|NELSON, JAMES - Kansas State University|
|MOLDENHAUER, KAREN A - Rice Research And Extension Center|
|BOZA, EDUARD - Rice Research And Extension Center|
|JODARI, FARMAN - California Rice Experiment Station|
|OARD, JAMES - Louisiana State University|
|LINSCOMBE, S - Louisiana State University|
Submitted to: Theoretical and Applied Genetics
Publication Type: Peer Reviewed Journal
Publication Acceptance Date: 8/30/2010
Publication Date: 2/1/2011
Citation: Nelson, J.C., McClung, A.M., Fjellstrom, R.G., Moldenhauer, K.K., Boza, E., Jodari, F., Oard, J.H., Linscombe, S., Scheffler, B.E., Yeater, K.M. 2011. Mapping QTL main and interaction influences on milling quality in elite U.S. rice germplasm. Theoretical and Applied Genetics. 122(2):291-309.
Interpretive Summary: The amount of whole versus broken kernels in harvested rice is a key crop value component, and the genetic control of grain breakage after milling (commonly called milling yield or head rice yield) is poorly understood. The goal of our studies was to characterize the mode of inheritance and determine rice gene regions providing control of milling yield, as well as identify DNA markers in these gene regions. We pursued these goals by making crosses between a high milling yield rice variety, called Cypress, with two different varieties with low milling yield, one derived from Asian rice, called RT0034, and one from the southern U.S., called LaGrue, and then measuring milling yields in progeny families derived from these genetic crosses. The progeny families were grown for three years, 2005 to 2007, in two rice production locations, Arkansas and Louisiana, using replicated trials, and, after harvesting, milled in a single location to reduce experimental milling technique errors. It was found that lines with high milling yield in LA often had low milling yield in AR, or vice-versa (low in LA was high in AR), so there were large growing location effects on milling yield in both genetic mapping populations. No outstandingly significant gene regions controlling milling yield were able to be identified, signifying that this trait has quite complex inheritance and that milling yield is primarily controlled by the environment and by a variety of genes interacting with the environment.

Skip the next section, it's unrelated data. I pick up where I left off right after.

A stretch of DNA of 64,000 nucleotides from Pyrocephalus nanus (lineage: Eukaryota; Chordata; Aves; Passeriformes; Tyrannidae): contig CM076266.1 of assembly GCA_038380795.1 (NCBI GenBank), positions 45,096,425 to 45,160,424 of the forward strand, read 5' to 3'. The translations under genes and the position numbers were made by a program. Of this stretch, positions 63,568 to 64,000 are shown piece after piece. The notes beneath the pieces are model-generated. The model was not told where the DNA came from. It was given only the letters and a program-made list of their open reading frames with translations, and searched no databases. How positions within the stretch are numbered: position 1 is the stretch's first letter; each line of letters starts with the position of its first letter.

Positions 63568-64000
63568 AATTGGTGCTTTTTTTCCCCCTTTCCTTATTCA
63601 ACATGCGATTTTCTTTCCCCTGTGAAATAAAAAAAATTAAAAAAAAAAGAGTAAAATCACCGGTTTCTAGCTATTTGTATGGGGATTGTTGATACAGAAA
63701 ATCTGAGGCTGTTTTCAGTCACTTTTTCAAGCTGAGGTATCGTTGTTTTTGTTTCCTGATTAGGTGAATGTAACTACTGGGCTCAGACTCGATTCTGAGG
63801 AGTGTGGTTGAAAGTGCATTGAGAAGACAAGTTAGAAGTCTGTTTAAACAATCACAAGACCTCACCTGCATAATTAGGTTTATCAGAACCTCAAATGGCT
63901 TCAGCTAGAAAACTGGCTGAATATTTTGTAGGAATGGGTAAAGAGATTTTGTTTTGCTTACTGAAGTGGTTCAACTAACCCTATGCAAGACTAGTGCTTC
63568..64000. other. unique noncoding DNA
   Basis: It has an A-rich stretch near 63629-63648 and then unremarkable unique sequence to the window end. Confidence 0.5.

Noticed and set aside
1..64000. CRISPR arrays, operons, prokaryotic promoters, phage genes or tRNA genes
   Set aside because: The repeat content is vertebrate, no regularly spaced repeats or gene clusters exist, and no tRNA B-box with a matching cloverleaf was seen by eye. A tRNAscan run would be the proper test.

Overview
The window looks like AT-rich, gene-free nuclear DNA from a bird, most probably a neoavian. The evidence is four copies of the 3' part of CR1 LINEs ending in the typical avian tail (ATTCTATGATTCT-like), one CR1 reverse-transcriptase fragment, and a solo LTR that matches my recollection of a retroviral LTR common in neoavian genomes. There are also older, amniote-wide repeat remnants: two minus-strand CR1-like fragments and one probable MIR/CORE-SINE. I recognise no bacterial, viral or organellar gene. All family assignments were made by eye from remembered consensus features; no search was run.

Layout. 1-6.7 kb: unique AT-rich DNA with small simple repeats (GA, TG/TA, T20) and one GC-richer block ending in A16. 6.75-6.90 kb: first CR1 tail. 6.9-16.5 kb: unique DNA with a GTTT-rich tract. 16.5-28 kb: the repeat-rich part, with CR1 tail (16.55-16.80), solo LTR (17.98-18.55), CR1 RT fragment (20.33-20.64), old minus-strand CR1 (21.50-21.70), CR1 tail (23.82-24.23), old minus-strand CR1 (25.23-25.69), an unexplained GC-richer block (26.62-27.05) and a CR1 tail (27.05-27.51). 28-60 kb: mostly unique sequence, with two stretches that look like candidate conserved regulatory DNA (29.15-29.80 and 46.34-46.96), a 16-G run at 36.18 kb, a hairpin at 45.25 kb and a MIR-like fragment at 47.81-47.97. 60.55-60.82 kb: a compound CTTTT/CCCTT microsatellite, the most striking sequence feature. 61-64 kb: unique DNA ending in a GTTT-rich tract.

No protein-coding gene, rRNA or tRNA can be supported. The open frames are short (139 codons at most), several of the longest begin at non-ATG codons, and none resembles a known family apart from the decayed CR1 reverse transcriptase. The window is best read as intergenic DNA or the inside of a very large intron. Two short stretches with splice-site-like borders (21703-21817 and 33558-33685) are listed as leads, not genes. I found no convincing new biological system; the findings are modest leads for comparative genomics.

Technical Abstract: Rice (Oryza sativa L.) head-rice yield (HR) is a key export and domestic quality trait whose genetic control is poorly understood. With the goal of identifying genomic regions influencing HR, quantitative-trait-locus (QTL) mapping was carried out for quality-related traits in recombinant inbred lines (RILs) derived from crosses of common parent Cypress, a high-HR U.S. japonica cultivar, with RT0034, a low-HR indica line (129 RILs) and LaGrue, a low-HR japonica cultivar (298 RILs), grown in two U.S. locations in 2005–2007. Early heading increased HR in the Louisiana (LA) but not the Arkansas (AR) location. Fitting QTL-mapping models to separate QTL main and QTL × environment interaction (QEI) effects and identify epistatic interactions revealed six main-effect HR QTLs in the two crosses, at four of which Cypress contributed the increasing allele. Multi-QTL models accounted for 0.36 of genetic and 0.21 of genetic × environment interaction of HR in MY1, and corresponding proportions of 0.25 and 0.37 in MY2. The greater HR advantage of Cypress in LA than in AR corresponded to a genomewide pattern of opposition of HR-increasing QTL effects by AR-specific effects, suggesting a selection strategy for improving this cultivar for AR. Treating year–location combinations as independent environments resulted in underestimation of QEI effects, evidently owing to lower variation among years within location than between location. Identification of robust HR QTLs in elite long-grain germplasm is suggested to require more detailed attention to the interaction of plant and grain development parameters with environmental conditions than has been given to date.